An­i­mal abuser strikes

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to find out if any neigh­bours had an is­sue with Charles.

But in­stead, the let­ter­box drop re­vealed more sus­pi­cious cases of cat abuse in the wider area.

Some neigh­bours re­ported their cats had also re­turned home cov­ered in oil, while other cats had gone miss­ing al­to­gether.

“The feed­back just con­firmed my sus­pi­cions,” he says.

SPCA chief ex­ec­u­tive Robyn Kip­pen­berger says it’s not un­com­mon for cats to suf­fer from abuse.

“One of the things about cats is they’re not con­tained eas­ily.

“The com­mon thread is it’s very, very dif­fi­cult to find the per­pe­tra­tors be­cause cats roam quite a long way.”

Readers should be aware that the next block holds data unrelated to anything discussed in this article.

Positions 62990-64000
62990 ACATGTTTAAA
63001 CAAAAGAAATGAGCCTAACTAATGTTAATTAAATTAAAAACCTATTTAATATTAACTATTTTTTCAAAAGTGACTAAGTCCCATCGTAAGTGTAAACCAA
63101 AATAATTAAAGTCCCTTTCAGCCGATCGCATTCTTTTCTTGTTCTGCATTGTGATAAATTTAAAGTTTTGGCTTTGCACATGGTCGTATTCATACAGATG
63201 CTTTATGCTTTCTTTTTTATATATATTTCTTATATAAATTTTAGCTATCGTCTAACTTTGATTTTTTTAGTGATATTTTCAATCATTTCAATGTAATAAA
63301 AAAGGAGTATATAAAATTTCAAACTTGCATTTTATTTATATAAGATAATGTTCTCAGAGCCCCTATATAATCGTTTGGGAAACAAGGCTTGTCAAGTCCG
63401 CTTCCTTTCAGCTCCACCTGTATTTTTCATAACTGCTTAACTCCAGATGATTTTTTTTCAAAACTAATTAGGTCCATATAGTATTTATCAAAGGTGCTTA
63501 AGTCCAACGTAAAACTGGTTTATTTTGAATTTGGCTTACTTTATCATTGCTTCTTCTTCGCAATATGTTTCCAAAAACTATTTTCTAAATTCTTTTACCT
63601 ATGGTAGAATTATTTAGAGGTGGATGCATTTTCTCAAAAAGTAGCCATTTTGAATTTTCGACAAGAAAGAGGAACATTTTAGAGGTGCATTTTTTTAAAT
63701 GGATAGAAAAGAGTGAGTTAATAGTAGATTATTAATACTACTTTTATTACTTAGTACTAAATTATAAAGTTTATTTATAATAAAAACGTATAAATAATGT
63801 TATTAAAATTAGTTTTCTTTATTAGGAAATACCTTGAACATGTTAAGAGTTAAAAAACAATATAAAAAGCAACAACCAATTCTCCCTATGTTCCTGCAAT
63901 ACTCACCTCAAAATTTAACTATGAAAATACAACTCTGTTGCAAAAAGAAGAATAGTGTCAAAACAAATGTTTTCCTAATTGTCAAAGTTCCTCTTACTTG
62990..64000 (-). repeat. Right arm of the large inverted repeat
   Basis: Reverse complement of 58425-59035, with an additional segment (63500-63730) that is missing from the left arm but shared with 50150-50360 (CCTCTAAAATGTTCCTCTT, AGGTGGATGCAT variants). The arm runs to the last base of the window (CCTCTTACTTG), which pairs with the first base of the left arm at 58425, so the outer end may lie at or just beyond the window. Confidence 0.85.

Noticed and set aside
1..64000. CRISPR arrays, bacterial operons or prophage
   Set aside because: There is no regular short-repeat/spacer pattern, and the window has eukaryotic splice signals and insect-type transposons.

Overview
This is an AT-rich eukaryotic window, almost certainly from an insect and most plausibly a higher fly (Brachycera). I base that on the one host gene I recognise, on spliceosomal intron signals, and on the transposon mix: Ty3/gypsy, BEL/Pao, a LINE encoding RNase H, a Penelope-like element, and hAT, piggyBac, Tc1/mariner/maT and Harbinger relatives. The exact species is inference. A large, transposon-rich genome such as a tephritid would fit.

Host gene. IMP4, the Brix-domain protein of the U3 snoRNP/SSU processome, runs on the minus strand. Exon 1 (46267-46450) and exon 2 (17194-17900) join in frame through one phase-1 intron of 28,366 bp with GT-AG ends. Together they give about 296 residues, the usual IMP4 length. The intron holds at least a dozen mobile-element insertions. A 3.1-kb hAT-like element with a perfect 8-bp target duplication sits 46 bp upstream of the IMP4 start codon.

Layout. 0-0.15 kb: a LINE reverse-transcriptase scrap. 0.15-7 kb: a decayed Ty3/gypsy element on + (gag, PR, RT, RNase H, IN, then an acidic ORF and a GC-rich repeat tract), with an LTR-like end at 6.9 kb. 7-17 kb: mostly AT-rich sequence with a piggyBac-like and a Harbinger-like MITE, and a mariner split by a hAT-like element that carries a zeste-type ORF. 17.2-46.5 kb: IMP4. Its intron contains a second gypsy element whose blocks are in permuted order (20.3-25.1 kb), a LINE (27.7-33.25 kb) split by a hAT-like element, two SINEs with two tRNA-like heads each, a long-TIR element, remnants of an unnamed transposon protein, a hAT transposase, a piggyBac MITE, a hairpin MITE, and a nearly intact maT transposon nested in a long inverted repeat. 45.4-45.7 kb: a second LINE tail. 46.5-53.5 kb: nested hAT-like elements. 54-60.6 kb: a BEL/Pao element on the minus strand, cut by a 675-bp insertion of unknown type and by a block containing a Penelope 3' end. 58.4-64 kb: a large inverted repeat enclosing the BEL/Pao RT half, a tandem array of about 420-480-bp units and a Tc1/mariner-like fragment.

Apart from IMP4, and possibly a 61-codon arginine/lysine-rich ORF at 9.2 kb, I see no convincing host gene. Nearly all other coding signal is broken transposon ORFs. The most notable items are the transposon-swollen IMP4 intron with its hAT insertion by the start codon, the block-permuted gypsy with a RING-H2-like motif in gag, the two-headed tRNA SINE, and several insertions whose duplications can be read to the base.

She says younger peo­ple are nor­mally the ones re­spon­si­ble for abu­sive be­hav­iour to­wards an­i­mals.

“Gen­er­ally we’re looking for kids, un­less the adult is re­ally dis­turbed.

“We go to schools and tell kids it’s not okay to hurt an­i­mals and to please tell us if they see any­thing.”

Ms Kip­pen­berger says if abu­sive be­hav­iour to­wards an­i­mals goes unchecked, it can de­velop into more dis­turb­ing be­hav­iour.

“If it’s be­ing done re­peat­edly it’s a worry be­cause even­tu­ally the be­hav­iour escalates to the an­i­mal dy­ing.

“Harm­ing small an­i­mals can also es­ca­late into harm­ing peo­ple.”

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